Navigating digital transformation in the workplace

Published on July 6, 2018

navigating

Businesses must carefully consider their needs and those of their employees when implementing digital transformation.

Although the concept of digital transformation has been around for a number of years, many are now seeing the real benefits that can come with using technology to change how a business is run. In a recent Gartner report, CIOs in 11 out of 15 industries ranked digital transformation among their top three business priorities for 2018. And it’s easy to see why. Analyst house IDC estimated that digital transformation could be worth an additional $18 trillion in business value, and Gartner has predicted that digital business will represent 36 per cent of a business’s overall revenue by 2020.

However, even if everyone can agree that digital transformation is necessary, the aforementioned Gartner report also stated that CIOs in most industries are struggling to move from experimentation to scaling their digital transformation initiatives.

So in order to digital transformation a reality, and avoid expensive, unsuccessful projects, what do businesses need to keep in mind?

Identify before implementing

It can be tempting to launch head-first into digital transformation but in order to avoid any unwanted scenarios or complications, senior management must first pin point where changes need to be made before implementing. For example, are there any manual tasks that employees are spending unnecessary amounts of time carrying out? Can these be automated? Tasks like submitting and paying out expenses, requesting and approving annual leave and organising meetings can be easily automated using simple to use tools that don’t break the bank. Once you’ve identified areas that would benefit from digital transformation, don’t try and overhaul existing processes at the same time, all at once. If your customer relationship management (CRM) system is in serious need of an upgrade to the 21st century, and you also want to move away from paper to become a completely paperless office, carrying out one at a time is likely to result in less disruption and greater success.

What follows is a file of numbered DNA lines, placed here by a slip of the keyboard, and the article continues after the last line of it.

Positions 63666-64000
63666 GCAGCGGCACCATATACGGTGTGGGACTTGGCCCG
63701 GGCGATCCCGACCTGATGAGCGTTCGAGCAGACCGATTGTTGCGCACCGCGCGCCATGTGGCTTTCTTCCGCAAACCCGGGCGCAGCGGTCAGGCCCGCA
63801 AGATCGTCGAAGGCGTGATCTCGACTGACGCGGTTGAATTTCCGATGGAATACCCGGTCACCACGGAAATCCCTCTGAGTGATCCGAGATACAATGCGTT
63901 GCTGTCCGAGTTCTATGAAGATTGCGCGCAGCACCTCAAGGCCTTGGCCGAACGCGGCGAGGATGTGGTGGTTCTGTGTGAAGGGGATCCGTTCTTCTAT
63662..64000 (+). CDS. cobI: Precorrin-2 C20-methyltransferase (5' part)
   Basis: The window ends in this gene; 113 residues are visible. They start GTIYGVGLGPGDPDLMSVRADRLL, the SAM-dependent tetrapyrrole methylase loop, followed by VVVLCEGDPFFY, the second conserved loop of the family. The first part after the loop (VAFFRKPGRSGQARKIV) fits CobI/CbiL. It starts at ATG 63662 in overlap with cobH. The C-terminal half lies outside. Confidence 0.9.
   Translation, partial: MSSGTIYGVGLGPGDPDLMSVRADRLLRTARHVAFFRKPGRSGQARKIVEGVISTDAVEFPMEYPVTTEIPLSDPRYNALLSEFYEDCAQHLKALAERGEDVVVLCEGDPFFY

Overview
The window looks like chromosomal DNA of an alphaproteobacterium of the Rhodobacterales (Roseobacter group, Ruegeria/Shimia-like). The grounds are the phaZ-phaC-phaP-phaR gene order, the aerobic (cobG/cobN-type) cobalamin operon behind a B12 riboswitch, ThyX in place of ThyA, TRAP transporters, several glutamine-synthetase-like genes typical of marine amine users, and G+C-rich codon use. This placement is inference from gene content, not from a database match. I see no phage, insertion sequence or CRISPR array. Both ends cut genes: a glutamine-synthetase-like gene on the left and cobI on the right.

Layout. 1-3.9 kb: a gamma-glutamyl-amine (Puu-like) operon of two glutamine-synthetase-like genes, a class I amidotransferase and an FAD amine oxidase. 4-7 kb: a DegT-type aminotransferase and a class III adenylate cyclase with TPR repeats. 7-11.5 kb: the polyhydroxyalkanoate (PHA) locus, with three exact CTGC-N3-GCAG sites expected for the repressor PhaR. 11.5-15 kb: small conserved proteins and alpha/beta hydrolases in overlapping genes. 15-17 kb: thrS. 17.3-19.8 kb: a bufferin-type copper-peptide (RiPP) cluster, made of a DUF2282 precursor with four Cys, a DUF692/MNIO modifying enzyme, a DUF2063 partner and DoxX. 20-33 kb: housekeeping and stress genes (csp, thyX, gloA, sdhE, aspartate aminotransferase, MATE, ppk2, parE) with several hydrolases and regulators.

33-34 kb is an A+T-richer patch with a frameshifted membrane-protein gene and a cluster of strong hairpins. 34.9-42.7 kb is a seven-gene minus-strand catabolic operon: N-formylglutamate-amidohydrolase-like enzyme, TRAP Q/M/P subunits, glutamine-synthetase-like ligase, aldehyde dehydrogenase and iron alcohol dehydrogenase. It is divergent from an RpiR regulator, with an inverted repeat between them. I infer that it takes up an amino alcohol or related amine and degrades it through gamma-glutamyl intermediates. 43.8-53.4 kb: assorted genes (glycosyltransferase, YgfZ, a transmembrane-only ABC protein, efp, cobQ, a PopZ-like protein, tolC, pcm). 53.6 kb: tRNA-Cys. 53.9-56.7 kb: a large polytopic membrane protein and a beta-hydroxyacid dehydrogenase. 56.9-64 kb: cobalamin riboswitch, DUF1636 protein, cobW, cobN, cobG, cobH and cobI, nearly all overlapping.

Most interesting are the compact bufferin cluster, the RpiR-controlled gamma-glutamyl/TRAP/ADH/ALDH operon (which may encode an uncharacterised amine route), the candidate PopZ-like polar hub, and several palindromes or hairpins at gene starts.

As well as identifying where digital transformation will improve business processes, it’s also important that business leaders ensure they have everything needed to support a virtualised environment. The most obvious criteria for any company undergoing any form of digital transformation is that they have the internet speeds required to make the most out of the new technology. After all, no one wants to look pixelated in a video conference call.

By doing this groundwork, the chances of hiccups in the process will be greatly reduced, and it will also give employees time to transition to new ways of working.

Keeping up with a modern day workforce

Incorporating collaboration technology into the workplace is often one of the first steps business leaders take towards digital transformation. Why? Because the way we work is changing, and companies need to keep up. 9-5 hours and in-person meetings are no longer necessary, the gig economy is booming, and thanks to technology, managing a remote workforce doesn’t have to entail the same challenges as it once did.